This flight was crewed by 2 Irish pilots, 1 Irish flight attendant and 1 French flight attendant. We were on board the Avro RJ85 at 10.55am. It was registered EI
-RJJ Hare Island
, delivered to WX
on 1 February 2008. All passengers boarded through door 1L, accessible by steps. This aircraft was painted in the old colour scheme.
Taken from the bus
We were briefed by Captain Lauten at 11.13am CET and the door was closed soon after. This flight was operated under a codeshare agreement with KLM Royal Dutch Airlines (KL2094). There was one wheelchair bound passenger on board and she was boarded via the back door on a lift. The load factor was about 90%-95% full in Voyageur
and 30% in Affaires
. All the window seats were taken so I had to sit at my assigned seat – 9C
. The engines were obstructing the view out the window so I spent most of the flight sleeping.
Safety instruction card
Logo carved into the seat
The safety demo was performed by Cabin Manager Niamh at the front of the cabin and Sophie in the centre at 11.19am. Again, the taxi was long and I couldn’t see where we were going. We began taxiing at 11.24am and takeoff was at 11.37am. Legroom was poor, but for a short flight like this I didn’t mind. Our cruising altitude was 32,000 feet. There were curtains over the business class seats during the flight but opened before takeoff and landing. There were no curtains blocking the aisle.
Bar service began at 12.00pm CET along with sandwiches if you wanted. The choices were ham and cheese or salami. I passed on the sandwich and drink because I was trying to sleep.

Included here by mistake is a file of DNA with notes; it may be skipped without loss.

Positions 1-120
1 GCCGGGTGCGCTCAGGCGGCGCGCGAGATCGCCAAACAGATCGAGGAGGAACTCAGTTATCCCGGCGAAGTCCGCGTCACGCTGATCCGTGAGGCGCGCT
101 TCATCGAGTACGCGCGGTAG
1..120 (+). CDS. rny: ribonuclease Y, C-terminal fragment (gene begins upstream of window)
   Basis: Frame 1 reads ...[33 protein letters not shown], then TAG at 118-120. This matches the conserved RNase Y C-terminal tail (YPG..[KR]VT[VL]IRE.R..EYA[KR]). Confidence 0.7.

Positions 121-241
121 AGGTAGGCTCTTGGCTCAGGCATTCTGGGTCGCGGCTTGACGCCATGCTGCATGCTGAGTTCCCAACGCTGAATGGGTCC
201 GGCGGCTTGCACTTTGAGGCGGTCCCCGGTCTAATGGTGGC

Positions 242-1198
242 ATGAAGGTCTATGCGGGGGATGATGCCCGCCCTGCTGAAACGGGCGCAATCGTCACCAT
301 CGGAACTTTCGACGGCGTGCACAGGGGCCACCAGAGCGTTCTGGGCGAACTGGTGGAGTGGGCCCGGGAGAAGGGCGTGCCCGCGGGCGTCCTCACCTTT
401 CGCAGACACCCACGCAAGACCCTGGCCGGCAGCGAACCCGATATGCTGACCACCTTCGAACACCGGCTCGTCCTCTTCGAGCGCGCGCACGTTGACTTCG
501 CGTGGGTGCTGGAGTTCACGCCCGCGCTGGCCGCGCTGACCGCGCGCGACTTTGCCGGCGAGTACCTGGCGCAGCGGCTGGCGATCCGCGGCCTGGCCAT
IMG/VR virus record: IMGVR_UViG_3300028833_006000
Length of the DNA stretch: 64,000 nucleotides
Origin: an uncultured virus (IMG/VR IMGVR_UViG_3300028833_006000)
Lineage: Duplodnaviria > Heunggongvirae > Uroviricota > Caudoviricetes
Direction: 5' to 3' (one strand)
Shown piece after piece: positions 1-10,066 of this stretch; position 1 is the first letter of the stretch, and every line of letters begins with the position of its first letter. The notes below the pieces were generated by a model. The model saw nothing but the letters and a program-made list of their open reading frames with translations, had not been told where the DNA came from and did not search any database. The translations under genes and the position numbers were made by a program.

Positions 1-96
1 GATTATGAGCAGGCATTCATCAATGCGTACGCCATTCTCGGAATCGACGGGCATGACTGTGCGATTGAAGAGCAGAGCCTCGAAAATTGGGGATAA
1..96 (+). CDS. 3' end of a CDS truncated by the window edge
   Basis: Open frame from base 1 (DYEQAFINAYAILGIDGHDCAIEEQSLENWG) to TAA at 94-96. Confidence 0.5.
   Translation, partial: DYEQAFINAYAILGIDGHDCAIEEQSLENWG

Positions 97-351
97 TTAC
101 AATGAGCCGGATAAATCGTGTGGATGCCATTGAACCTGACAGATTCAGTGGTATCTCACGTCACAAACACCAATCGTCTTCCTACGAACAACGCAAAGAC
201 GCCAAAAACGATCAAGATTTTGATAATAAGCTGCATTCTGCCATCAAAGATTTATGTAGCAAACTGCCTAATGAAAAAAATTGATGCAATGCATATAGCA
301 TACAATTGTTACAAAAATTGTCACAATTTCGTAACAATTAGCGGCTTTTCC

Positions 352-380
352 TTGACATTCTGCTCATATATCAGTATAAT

At 11.45am IST
we were briefed on the descent into Shannon. We were about to make landfall off the east coast and we would travel over Leinster, south Tipperary and straight into east Clare for a landing on Runway 24. I noticed the flight was quite rough at times with the severe turns, climb and descent.
The gear was down at 12.12pm IST
and we touched down at 12.16pm, 1 minute late. We spent 4 minutes taxiing and arrived at Gate 6 at 12.20pm, 5½ hours later than expected if we had travelled through EWR
We passed through passport control with no hassle. The lad didn’t even look at passports just asked “ye’r coming from Dublin is it?” (EI133 had just arrived also). We said yeah and walked right through
can’t beat the Shannon welcome!
7 out of our 8 checked bags came off at SNN
and we were the only ones standing there when all the other passengers left. There was an AF
agent standing there in case there was any problems and we told her our situation. She said it would more than likely arrive on the next flight due in at 7.50pm that evening. It did arrive and was delivered to the house the next day.
Well after all that I enjoyed the experience even if it did sway nerves in my travelling party. AF
are top notch with their service – both mainline and WX
. Legroom could have been better though. Also, just today (11/09/09) AF
/WX announced they are to close the CDG
route after 18 months of operation in October. I’m glad I got the opportunity to travel with them and they’ll be missed at SNN
Thanks for reading, feel free to comment.